- Industry: Warehouse, fulfillment robots
- Funding: $300 million
- Value: $1 billion
- Employees: 250
- HQ: Wilmington, Massachusetts
Who are the groundbreakers in robotics?
- The ones that are delivering actual return-on-investment to clients. It is that simple.
Rise of the Co-bots
At a time of increasing demand, limited supply, and ongoing labor shortages, more logistics professionals are turning to robots and autonomous technologies for help in warehouses and distribution centers to keep goods moving. According to ABI Research, over 4 million commercial robots will be installed in over 50,000 warehouses by 2025, up significantly from under 4,000 warehouses only three years ago.
When DHL needed more hands-on-deck at a facility, the shipping giant turned to Wilmington, Massachusetts-based Locus Robotics for assistance. Its LocusBot helped improve pick speed at the facility from 78 unit-picks-per-hour (UPH) to 150 UPH.
“Without the robots, humans are spending the bulk of their time walking, which means they are not doing productive picking,” says Rick Faulk, chief executive of Locus Robotics. “Our LocusBots were able to eliminate about 60% of their walking time, lowering worker fatigue and improving workplace safety and quality.” Workers no longer need to push heavy carts and walk long distances to keep up with the exploding order fulfillment demands. Workers stay in zones while the bots bring the work to them – increasing picking speed and fulfillment throughput.
DHL’s entire fleet of LocusBots has helped improve productivity by more than 200% and reduced cycle time by 50%. It also offers real-time insight into operational details allowing the shipper to manage workflows and forecast nimbly and efficiently.
“Fact is, flexible, scalable, intelligent automated robots have become critical to warehouses and supply chains,” Faulk says. “Customers are using Locus robots to double, or even triple, fulfillment productivity with near-100% accuracy.”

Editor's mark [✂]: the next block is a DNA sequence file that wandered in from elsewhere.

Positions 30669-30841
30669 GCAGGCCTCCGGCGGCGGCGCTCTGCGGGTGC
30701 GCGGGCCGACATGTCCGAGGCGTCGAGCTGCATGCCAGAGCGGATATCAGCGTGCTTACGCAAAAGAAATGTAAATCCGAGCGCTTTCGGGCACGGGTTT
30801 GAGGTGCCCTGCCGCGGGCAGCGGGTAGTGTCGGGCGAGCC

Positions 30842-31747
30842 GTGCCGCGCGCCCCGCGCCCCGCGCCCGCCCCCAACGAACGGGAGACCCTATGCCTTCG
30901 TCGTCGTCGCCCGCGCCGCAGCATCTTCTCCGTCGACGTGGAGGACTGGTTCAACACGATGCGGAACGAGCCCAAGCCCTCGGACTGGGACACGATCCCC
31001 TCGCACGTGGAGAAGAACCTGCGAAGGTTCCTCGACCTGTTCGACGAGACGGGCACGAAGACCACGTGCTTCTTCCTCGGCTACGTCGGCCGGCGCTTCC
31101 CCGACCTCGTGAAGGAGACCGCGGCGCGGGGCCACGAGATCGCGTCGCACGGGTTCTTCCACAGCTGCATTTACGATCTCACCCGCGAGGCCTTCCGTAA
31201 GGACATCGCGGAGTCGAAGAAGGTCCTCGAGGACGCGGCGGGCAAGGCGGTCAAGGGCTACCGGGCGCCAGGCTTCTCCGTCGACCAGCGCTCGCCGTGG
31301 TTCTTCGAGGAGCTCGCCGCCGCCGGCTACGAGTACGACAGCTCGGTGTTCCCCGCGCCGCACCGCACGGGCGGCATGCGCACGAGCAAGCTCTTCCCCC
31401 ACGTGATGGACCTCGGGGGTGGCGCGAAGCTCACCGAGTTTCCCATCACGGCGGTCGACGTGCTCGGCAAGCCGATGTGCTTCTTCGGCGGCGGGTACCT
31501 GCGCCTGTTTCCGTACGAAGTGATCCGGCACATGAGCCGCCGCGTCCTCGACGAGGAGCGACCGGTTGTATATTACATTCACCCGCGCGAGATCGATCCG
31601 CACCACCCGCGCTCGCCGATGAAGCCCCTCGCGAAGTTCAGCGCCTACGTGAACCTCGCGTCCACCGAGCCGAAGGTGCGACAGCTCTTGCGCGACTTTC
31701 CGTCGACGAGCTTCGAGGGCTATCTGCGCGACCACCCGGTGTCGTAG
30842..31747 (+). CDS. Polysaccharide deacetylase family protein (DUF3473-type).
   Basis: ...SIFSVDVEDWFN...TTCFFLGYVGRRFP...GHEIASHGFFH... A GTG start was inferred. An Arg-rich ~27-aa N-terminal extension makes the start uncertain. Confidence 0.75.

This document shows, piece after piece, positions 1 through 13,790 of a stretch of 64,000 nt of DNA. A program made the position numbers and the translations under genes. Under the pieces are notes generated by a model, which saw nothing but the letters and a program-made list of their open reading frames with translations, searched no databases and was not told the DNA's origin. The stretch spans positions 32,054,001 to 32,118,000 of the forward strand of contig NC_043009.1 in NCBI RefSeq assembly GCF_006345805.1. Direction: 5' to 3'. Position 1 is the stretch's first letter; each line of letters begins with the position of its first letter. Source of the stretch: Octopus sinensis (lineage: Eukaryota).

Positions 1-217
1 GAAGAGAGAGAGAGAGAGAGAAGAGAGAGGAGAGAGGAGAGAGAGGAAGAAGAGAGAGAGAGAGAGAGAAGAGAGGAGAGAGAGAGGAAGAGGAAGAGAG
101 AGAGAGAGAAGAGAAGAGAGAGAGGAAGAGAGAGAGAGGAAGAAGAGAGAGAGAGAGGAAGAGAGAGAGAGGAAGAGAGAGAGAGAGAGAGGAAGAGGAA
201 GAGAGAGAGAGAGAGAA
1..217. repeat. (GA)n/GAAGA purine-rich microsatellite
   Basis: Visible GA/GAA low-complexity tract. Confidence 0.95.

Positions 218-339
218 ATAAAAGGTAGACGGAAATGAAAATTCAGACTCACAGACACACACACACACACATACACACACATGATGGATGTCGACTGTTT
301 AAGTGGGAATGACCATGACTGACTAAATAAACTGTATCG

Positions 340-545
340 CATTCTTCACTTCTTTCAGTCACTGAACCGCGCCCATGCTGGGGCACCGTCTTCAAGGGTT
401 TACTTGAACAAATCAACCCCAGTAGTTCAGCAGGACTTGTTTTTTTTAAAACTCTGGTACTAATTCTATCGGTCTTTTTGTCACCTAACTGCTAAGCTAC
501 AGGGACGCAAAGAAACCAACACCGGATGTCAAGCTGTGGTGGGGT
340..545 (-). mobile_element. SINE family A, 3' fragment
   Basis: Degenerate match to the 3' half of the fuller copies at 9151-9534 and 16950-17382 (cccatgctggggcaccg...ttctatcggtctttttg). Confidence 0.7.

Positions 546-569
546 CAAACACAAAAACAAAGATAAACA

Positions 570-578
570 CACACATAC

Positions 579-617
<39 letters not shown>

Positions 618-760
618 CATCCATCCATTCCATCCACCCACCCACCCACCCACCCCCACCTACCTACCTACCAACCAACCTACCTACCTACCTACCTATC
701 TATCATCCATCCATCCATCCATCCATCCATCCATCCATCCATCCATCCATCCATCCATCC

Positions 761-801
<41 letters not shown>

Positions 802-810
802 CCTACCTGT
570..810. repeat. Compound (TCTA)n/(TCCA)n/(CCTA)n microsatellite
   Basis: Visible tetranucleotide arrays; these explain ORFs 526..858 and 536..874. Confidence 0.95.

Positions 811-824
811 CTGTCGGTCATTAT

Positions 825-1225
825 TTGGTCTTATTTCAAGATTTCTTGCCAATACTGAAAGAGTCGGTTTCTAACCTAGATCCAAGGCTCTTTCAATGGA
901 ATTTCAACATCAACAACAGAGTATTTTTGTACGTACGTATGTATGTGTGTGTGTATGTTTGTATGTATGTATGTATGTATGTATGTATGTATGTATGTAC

Locus builds so-called collaborative robots designed to work alongside people. “We are not about replacing the human workforce, but enabling them to be more productive,” Faulk says. According to research firm Gartner, the demand for robotic warehouse systems that deliver goods to human workers, like the LocusBot, will quadruple in the next few years.
Locus pitches its autonomous mobile robots (AMRs) as an affordable alternative to significantly boost warehouse productivity without investing millions of dollars in conveyor belts or other fixed systems. Thus, it requires no changes to a facility’s footprint or layout to roll out a solution and can be done in just a few weeks.
How does the bot work? First, LocusBots don’t operate alone. They work in swarms, controlled by sophisticated management software that orchestrates their movement so multiple picks can be happening simultaneously.
To avoid colliding with each other or warehouse personnel, each bot has proximity sensors and wireless vehicle-to-vehicle and vehicle-to-infrastructure communications technology to identify objects (other bots, stacks of pallets, humans, etc.) in their path and to maneuver around them or stop in place, if needed.
The Locus solution integrates with the warehouse’s management system, which tells it what to pick and where to find the item. Next, it takes the fastest route through the warehouse to find that product. A worker then selects the item off the shelf, verifies the accuracy of the pick using a scanner and display on the robot, and places it in one of the bot’s carry bins.
Warehouse personnel can reconfigure the bots with boxes, bins, containers, or peripherals like barcode scanners, label printers, and sensors. Plus, each bot comes with an app that recognizes a worker via a Bluetooth-enabled badge and switches to their preferred language.
The bot then speeds to the packing station, where another worker takes over and packs the item for shipment to a retailer or consumer. Each bot can do multiple picks at a time to maximize efficiency.
Rare but not unique is Locus’s Robotics-as-a-Service (RaaS) subscription model. End users can subscribe to as many bots as they need, and it is easy to add or subtract robots from a company’s fleet as demand dictates without fear of significant capital investment.
Locus has 7,500 robots contracted and expects this to more than double in the next year.